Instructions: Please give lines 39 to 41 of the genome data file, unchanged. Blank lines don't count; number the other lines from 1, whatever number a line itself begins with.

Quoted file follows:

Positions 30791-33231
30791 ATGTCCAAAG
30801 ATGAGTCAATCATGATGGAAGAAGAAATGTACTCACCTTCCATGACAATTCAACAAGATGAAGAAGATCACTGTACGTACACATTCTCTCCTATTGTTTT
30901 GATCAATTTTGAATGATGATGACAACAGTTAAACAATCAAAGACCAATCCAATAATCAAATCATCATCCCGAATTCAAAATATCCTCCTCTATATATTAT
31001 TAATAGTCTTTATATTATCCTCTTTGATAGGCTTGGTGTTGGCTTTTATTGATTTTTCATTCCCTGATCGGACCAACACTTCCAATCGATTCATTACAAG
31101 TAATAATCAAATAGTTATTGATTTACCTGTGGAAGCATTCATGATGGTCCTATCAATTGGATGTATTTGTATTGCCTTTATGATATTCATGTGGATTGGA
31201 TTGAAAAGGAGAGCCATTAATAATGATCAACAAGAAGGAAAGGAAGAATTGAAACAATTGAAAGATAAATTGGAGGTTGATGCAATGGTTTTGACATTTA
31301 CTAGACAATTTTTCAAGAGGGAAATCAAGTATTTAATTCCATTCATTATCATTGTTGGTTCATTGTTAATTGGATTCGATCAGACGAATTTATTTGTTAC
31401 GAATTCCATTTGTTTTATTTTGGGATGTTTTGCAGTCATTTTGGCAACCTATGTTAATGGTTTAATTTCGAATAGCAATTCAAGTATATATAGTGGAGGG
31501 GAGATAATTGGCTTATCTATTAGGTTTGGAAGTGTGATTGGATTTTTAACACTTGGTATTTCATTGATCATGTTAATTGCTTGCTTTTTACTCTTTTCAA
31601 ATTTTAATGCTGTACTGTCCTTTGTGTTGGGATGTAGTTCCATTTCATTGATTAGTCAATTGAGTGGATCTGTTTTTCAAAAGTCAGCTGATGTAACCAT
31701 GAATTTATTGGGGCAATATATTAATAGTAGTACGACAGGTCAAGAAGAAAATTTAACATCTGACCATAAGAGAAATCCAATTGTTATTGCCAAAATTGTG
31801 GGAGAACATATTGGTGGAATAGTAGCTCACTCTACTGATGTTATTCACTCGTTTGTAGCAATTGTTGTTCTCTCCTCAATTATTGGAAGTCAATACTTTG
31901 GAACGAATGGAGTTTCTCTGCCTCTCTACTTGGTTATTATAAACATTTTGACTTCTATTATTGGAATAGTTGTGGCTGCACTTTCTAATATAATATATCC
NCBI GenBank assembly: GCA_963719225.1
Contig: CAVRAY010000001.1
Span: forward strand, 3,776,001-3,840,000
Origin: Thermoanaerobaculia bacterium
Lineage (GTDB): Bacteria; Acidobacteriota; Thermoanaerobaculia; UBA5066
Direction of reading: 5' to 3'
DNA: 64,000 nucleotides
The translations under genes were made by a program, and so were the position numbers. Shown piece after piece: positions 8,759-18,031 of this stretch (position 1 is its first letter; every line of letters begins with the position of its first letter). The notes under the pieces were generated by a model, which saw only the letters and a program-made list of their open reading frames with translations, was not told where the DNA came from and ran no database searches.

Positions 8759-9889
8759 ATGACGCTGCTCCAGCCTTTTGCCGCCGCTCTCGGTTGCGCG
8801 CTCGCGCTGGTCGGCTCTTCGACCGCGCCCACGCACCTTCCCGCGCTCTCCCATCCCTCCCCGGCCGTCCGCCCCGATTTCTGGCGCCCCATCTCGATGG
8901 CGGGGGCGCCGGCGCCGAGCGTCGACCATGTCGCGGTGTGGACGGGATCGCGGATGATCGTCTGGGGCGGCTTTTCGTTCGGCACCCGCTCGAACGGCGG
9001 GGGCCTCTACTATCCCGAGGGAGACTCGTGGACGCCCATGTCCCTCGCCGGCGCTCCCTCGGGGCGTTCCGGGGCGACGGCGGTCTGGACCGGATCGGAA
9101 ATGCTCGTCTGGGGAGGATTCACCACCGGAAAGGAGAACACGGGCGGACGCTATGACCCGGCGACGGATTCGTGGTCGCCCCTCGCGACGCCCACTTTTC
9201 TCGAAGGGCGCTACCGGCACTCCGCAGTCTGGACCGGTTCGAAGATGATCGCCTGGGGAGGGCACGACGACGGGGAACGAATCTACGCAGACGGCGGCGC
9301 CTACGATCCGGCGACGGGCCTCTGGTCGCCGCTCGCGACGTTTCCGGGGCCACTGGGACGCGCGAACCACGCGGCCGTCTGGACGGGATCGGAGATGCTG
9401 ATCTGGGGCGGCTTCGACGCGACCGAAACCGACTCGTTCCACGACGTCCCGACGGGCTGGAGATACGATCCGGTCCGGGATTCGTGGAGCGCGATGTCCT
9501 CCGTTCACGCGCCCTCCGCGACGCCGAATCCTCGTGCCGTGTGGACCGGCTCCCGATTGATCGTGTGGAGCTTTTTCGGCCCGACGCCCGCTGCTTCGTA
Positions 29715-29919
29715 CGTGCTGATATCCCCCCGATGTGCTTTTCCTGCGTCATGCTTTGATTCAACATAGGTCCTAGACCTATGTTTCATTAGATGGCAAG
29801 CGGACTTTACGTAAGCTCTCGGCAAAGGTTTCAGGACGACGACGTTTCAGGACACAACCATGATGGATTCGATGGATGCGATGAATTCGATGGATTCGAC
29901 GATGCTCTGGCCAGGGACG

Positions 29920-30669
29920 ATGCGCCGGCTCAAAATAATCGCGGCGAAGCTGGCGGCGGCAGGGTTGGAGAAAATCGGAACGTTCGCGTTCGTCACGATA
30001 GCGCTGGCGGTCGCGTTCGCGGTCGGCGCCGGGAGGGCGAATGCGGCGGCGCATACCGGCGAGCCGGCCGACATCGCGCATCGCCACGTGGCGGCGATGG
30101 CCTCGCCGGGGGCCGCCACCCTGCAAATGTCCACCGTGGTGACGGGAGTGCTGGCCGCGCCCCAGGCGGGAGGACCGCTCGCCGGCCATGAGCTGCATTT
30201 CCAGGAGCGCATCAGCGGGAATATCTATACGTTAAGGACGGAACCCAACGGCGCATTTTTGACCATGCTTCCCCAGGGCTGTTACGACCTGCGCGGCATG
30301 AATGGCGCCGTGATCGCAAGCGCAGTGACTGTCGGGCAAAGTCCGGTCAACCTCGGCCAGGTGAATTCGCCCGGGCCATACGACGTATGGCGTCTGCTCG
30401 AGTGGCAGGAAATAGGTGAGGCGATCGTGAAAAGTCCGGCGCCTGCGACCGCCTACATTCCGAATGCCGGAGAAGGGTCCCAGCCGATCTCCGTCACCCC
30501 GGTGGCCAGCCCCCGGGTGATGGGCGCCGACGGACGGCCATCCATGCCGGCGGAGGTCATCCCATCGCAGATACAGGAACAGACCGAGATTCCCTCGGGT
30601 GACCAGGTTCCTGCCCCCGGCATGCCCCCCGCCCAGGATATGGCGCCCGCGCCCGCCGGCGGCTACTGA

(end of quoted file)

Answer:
30001 GCGCTGGCGGTCGCGTTCGCGGTCGGCGCCGGGAGGGCGAATGCGGCGGCGCATACCGGCGAGCCGGCCGACATCGCGCATCGCCACGTGGCGGCGATGG
30101 CCTCGCCGGGGGCCGCCACCCTGCAAATGTCCACCGTGGTGACGGGAGTGCTGGCCGCGCCCCAGGCGGGAGGACCGCTCGCCGGCCATGAGCTGCATTT
30201 CCAGGAGCGCATCAGCGGGAATATCTATACGTTAAGGACGGAACCCAACGGCGCATTTTTGACCATGCTTCCCCAGGGCTGTTACGACCTGCGCGGCATG